Some writers call it instinct. J.R. Ward calls it her Rice Krispies. I sometimes call it the voices in my head, but mostly I call it by my characters’ names.
I’ve been writing for many years now. I’ve had stories in my head demanding to be let free since high school, but it’s only recently that my characters have actually been strong enough to talk to me. And that is the most awesome feeling.
My first novels were focused more on plot than character. With my last novel, Fallen Redemption, I decided to use Holly Lisle’s Create a Character Clinic. Her step-by-step outlines allowed me to delve into my character’s heads more deeply than before. It was after this clinic that my characters actually started to talk to me. During FR’s pre-writing phase, I’d hear hints of words or see plot images in my head. I dismissed nothing. Even if what I heard was not what I’d planned for my story. It took until the end of the novel to realize that it wasn’t my story. It was my hero’s and I’d been lucky enough to hear it.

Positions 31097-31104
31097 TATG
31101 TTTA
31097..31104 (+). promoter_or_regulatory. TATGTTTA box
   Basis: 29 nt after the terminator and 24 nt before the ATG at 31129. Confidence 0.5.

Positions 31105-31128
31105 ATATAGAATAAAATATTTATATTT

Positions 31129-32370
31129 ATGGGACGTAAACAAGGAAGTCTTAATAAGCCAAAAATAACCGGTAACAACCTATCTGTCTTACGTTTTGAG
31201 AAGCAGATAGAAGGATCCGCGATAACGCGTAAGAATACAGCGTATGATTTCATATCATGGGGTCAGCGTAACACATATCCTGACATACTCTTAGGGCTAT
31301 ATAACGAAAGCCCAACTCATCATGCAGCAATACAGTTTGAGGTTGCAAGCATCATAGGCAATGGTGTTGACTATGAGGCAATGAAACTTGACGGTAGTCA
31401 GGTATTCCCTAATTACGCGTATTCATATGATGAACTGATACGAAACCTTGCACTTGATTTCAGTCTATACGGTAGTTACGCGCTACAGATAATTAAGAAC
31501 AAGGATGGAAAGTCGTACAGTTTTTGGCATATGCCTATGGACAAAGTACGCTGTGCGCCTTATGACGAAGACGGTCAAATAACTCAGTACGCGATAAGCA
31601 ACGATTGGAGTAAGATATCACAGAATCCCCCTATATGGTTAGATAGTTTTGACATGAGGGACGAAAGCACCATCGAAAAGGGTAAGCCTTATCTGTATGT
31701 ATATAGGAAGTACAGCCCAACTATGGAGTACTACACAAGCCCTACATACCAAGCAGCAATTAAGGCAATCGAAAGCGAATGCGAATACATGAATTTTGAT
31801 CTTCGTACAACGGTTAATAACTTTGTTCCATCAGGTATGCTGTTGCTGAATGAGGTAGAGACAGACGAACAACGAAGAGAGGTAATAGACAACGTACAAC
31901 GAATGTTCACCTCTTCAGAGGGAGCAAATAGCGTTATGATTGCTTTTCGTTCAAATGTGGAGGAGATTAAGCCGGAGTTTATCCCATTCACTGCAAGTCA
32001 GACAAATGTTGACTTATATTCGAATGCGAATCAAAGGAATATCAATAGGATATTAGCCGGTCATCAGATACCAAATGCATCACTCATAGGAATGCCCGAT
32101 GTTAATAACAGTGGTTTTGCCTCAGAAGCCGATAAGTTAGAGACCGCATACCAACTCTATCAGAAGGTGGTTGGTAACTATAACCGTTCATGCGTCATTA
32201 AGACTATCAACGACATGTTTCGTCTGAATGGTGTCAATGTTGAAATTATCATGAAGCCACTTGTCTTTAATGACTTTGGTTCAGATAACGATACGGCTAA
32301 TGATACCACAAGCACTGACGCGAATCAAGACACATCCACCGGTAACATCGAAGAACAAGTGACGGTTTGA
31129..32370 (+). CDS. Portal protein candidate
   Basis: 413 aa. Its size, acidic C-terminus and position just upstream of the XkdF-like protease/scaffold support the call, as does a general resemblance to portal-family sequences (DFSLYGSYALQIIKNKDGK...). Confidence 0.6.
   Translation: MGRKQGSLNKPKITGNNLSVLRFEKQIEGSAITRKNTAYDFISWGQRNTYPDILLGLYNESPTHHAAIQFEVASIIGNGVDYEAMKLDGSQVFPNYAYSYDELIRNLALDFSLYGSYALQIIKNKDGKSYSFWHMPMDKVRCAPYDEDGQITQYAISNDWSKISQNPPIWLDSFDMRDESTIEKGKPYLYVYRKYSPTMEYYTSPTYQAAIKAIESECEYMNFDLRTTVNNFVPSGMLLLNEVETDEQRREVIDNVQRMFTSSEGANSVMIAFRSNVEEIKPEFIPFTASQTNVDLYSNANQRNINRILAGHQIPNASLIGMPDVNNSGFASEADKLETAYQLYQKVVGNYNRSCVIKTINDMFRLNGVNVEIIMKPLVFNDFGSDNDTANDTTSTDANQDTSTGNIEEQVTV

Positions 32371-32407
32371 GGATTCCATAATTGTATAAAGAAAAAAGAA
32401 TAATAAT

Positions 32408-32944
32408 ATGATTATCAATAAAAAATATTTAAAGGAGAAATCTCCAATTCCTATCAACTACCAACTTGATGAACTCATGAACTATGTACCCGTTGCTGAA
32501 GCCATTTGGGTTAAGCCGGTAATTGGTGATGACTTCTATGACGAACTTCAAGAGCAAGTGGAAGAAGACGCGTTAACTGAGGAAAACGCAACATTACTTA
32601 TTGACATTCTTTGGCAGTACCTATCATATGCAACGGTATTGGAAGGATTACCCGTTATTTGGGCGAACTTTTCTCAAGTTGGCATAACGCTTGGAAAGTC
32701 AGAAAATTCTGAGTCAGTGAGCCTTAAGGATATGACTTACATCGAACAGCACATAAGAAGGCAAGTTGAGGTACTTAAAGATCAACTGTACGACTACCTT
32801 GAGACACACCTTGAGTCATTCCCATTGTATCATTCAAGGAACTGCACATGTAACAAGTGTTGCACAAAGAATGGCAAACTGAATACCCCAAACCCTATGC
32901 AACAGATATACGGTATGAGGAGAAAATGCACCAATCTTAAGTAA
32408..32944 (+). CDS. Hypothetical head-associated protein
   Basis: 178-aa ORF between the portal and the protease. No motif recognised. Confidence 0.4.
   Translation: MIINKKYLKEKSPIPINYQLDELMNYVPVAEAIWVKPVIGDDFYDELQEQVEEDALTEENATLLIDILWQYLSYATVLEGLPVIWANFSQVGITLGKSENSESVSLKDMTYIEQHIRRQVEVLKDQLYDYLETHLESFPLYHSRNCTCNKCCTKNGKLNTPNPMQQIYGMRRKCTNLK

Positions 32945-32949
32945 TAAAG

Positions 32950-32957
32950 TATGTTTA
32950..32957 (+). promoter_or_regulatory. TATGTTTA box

Oh, I wasn’t always that gracious. And I’m still not today. Just last week my latest hero, Lucas, informed me that in order to defeat the evil-soul-sucking guys he has the find “the key”. I have no idea what he’s talking about or where to even start looking for this key. Nice, Lucas. Could you be anymore cryptic? Wait. Don’t answer that. But no matter how frustrated I get, I can’t wait to find out where he takes me.